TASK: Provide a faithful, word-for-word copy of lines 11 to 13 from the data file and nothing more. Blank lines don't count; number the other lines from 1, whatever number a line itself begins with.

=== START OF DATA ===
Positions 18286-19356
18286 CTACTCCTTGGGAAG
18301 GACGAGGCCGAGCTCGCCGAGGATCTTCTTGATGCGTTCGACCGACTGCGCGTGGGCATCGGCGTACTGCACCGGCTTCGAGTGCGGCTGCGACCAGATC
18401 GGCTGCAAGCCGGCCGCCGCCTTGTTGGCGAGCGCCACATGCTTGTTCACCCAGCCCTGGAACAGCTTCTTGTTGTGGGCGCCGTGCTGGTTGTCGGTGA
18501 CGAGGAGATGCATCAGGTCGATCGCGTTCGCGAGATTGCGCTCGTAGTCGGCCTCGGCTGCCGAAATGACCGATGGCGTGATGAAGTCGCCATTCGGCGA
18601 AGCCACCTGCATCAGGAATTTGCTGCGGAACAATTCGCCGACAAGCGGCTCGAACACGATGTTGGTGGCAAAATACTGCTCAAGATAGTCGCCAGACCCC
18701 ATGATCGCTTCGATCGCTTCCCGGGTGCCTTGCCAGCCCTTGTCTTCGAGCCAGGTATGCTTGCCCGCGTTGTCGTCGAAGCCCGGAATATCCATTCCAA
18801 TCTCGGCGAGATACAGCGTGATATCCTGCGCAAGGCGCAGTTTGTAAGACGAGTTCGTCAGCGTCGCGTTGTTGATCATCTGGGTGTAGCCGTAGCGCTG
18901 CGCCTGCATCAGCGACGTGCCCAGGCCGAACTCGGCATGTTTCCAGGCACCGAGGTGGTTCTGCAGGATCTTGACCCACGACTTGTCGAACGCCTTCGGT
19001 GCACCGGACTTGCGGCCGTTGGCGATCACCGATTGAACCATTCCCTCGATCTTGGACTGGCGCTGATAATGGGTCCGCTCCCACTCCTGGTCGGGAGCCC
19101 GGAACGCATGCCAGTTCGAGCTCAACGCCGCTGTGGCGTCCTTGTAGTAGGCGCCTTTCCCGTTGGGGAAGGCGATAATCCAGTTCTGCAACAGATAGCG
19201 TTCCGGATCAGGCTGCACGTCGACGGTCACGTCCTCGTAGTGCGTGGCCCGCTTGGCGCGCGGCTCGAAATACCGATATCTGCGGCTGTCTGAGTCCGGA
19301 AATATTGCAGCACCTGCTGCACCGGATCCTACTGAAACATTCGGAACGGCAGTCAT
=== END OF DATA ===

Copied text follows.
19101 GGAACGCATGCCAGTTCGAGCTCAACGCCGCTGTGGCGTCCTTGTAGTAGGCGCCTTTCCCGTTGGGGAAGGCGATAATCCAGTTCTGCAACAGATAGCG
19201 TTCCGGATCAGGCTGCACGTCGACGGTCACGTCCTCGTAGTGCGTGGCCCGCTTGGCGCGCGGCTCGAAATACCGATATCTGCGGCTGTCTGAGTCCGGA
19301 AATATTGCAGCACCTGCTGCACCGGATCCTACTGAAACATTCGGAACGGCAGTCAT